Stem cells are ideal tools to understand disease and develop new treatments because they can self-renew (generate more cells in a dish) and differentiate (become a wide variety of cell types). They can be differentiated into heart muscle cells, for example, which could then be used to replace damaged heart tissue. Where do scientists get stem cells? In the early days of stem cell research, investigators could isolate stem cells from pathological specimens of the brain or bone marrow. More recently, they have figured out how to make a special kind of stem cell called an induced pluripotent stem cell (iPS cell) from almost any type of adult cell, such as a skin cell. Researchers can then use iPS cells to study human development or to create “disease in a dish”, a technique that allows them to model an individual patient’s specific disease and screen for personalized treatments.
But generating iPS cells can be an arduous task. Reprogramming differentiated adult cells into iPS cells requires so many steps and so much time that the efficiency rate is very low – you might end up with only a few iPS cells even if you started with a million skin cells. So a team set out to improve the process. In a paper published February 1, 2011 in The EMBO Journal, they uncovered microRNAs (miRNAs) that are important during reprogramming and exploited them to make the transition from skin cell to iPS cell more efficient.
“We identified several molecular barriers early in the reprogramming process and figured out how to remove them using miRNA,” said Dr. Tariq Rana, senior author of the study. “This is significant because it will enhance our ability to use iPS cells to model diseases in the laboratory and search for new therapies.”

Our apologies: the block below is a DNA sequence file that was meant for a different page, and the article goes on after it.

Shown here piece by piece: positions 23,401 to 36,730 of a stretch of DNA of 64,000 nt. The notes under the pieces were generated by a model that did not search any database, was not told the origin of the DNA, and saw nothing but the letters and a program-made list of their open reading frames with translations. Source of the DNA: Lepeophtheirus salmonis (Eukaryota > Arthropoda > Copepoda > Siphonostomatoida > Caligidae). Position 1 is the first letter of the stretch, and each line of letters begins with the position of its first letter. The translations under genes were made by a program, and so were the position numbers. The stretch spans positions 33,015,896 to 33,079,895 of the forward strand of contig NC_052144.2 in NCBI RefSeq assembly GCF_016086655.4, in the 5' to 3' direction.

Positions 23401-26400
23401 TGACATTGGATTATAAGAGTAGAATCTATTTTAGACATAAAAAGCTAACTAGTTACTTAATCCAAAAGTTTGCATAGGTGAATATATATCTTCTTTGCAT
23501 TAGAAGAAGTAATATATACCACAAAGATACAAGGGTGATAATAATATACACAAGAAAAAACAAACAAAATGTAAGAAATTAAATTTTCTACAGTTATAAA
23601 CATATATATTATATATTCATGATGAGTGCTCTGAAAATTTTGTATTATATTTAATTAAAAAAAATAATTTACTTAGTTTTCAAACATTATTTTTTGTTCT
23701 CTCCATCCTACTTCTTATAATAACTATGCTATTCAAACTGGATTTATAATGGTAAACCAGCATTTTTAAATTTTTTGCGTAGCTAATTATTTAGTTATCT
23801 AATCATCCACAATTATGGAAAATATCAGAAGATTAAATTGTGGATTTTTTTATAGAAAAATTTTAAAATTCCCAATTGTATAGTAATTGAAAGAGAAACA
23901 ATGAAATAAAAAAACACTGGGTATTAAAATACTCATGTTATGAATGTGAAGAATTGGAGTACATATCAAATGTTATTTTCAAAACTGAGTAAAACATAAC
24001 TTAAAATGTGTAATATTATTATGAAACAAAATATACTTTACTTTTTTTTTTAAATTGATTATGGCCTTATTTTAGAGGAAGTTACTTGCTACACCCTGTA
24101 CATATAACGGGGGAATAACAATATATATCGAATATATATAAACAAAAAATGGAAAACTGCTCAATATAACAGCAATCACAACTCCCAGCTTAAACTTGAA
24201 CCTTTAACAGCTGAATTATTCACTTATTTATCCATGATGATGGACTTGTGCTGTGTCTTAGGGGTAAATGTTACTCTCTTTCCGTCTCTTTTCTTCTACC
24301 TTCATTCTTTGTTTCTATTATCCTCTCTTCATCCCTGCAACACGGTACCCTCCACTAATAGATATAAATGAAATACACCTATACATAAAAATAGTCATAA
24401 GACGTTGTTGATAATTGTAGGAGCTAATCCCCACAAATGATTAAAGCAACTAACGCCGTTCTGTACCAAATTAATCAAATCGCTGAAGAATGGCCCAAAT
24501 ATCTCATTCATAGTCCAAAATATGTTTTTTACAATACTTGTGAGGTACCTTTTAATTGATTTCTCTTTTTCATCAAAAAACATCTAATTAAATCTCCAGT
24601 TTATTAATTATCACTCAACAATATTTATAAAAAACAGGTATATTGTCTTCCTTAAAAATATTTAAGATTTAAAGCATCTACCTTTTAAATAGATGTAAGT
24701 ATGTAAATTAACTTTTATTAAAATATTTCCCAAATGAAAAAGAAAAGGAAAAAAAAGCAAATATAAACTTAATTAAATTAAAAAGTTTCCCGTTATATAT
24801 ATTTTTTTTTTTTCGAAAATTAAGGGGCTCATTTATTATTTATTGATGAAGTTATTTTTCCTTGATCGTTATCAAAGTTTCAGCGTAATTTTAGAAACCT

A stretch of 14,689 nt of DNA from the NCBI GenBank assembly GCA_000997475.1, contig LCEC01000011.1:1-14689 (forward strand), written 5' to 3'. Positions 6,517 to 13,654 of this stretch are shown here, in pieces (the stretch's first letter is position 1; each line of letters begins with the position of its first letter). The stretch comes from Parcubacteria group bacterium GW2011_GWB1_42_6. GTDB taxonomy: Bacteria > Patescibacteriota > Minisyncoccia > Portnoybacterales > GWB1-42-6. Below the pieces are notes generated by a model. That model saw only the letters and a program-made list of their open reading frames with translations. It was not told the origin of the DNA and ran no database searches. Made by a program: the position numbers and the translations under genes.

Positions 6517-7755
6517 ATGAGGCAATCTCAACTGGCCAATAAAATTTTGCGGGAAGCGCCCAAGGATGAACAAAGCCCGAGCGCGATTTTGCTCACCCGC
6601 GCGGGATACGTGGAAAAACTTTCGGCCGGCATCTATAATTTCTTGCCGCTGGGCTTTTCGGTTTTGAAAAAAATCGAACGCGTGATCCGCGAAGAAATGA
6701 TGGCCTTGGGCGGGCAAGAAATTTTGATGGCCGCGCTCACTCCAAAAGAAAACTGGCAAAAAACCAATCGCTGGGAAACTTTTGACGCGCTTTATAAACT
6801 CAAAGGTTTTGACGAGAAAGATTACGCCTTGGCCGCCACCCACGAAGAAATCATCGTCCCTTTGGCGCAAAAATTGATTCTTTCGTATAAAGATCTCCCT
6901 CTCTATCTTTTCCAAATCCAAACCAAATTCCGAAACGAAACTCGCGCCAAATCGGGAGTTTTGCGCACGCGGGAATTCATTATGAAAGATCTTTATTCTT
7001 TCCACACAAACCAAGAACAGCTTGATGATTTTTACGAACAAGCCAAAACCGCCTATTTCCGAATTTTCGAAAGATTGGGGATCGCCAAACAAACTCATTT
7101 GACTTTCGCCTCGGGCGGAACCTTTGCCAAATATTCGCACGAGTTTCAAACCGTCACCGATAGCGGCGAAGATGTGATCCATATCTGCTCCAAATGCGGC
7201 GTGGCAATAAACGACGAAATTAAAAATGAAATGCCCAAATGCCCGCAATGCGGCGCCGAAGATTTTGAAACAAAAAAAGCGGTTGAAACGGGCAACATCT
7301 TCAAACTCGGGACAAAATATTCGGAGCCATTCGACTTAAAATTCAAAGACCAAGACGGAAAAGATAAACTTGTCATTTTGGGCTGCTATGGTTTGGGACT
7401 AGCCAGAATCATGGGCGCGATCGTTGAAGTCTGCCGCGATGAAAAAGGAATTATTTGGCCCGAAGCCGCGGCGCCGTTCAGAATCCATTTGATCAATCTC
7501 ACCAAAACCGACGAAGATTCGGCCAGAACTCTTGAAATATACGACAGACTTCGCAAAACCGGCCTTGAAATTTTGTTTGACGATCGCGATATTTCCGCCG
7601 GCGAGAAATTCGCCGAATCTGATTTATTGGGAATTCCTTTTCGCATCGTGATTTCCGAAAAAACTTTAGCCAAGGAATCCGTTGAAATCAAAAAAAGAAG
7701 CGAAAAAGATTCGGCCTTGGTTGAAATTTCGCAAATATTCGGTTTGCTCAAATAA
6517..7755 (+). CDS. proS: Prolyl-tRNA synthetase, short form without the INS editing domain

miRNAs are small strands of genetic material that may play a major role in many diseases by gumming up protein production. In this study, Dr. Rana and his colleagues observed that three groups of miRNAs, including two known individually as miR-93 and miR-106b, are activated as part of a defense mechanism that occurs when cells are stressed by the standard skin cell reprogramming process. Digging deeper, they determined that miR-93 and miR-106b target two proteins called Tgfbr2 and p21, which slow up the path to iPS cells by halting the cell cycle – the cell’s process of duplicating its DNA and dividing into two identical “daughter” cells – and promoting cell death.
Not only does this finding reveal more about the genetic underpinnings of iPS cell formation, but the researchers took advantage of this new information to speed up the process. When they added extra miR-93 and miR-106b to skin cells, Tgfbr2 and p21 were blocked, more cells survived and iPS cells were more readily obtained.
According to the study’s first author, graduate student Zhonghan Li, “Our study not only presents new mechanistic insights about the role of non-coding RNAs during somatic cell reprogramming but also provides proof of principle for using microRNAs as great enhancers for iPS cell generation.”
This concept could have far-reaching implications for research on many diseases and the search for new drugs to treat them.
“In some respects, this work may be regarded as a landmark contribution to the field of stem cell biology in general and cellular reprogramming in particular,” says Dr. Evan Y. Snyder, director of Sanford-Burnham’s Stem Cells and Regenerative Biology program. “Up until now, cellular differentiation and de-differentiation has focused principally on the expression of genes; this work indicates that the strategic non-expression of genes may be equally important. The work has demonstrated that miRNAs do function in the reprogramming process and that the generation of iPSCs can be greatly enhanced by modulating miRNA action. In addition to helping us generate better tools for the stem cell field, such findings inevitably facilitate our understanding of normal and abnormal stem cell behavior during development and in disease states.”
Li, Z., Yang, C., Nakashima, K., & Rana, T. (2011). Small RNA-mediated regulation of iPS cell generation The EMBO Journal DOI: 10.1038/emboj.2011.2